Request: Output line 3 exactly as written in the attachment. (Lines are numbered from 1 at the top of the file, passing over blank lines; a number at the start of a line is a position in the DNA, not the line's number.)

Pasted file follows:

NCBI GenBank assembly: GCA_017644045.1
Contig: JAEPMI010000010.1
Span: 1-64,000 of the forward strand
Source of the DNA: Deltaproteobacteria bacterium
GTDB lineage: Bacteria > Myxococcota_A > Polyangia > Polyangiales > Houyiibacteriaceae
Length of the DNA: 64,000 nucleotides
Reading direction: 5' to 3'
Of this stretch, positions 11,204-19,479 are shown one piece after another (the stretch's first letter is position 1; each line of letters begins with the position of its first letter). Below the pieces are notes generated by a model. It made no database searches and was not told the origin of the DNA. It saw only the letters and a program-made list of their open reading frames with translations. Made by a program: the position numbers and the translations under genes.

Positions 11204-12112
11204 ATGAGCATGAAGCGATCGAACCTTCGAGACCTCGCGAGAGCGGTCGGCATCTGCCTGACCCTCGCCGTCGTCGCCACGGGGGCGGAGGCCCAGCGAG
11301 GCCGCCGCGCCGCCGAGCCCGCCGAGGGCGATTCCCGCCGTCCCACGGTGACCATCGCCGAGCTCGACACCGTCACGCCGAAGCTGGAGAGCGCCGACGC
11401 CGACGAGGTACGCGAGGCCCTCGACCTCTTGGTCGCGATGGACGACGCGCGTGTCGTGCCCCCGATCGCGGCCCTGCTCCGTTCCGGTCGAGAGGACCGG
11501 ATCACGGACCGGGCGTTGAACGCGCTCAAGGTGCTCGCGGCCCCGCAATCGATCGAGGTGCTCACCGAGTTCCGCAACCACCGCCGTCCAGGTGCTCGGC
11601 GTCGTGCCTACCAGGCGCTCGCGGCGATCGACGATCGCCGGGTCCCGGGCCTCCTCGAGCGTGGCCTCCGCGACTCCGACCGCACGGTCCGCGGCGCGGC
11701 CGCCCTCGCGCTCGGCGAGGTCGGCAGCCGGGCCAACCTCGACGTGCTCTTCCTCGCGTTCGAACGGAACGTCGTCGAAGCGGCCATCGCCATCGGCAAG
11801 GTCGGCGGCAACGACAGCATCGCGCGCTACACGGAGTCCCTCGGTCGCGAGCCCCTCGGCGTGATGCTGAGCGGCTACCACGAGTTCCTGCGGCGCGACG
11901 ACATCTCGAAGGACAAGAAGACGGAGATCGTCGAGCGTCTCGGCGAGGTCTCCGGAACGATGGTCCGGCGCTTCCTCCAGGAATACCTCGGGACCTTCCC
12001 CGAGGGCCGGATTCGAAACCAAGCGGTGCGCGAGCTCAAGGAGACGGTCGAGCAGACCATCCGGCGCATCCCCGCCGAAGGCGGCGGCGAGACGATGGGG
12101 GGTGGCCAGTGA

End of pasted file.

Span: 1-64,000 of the forward strand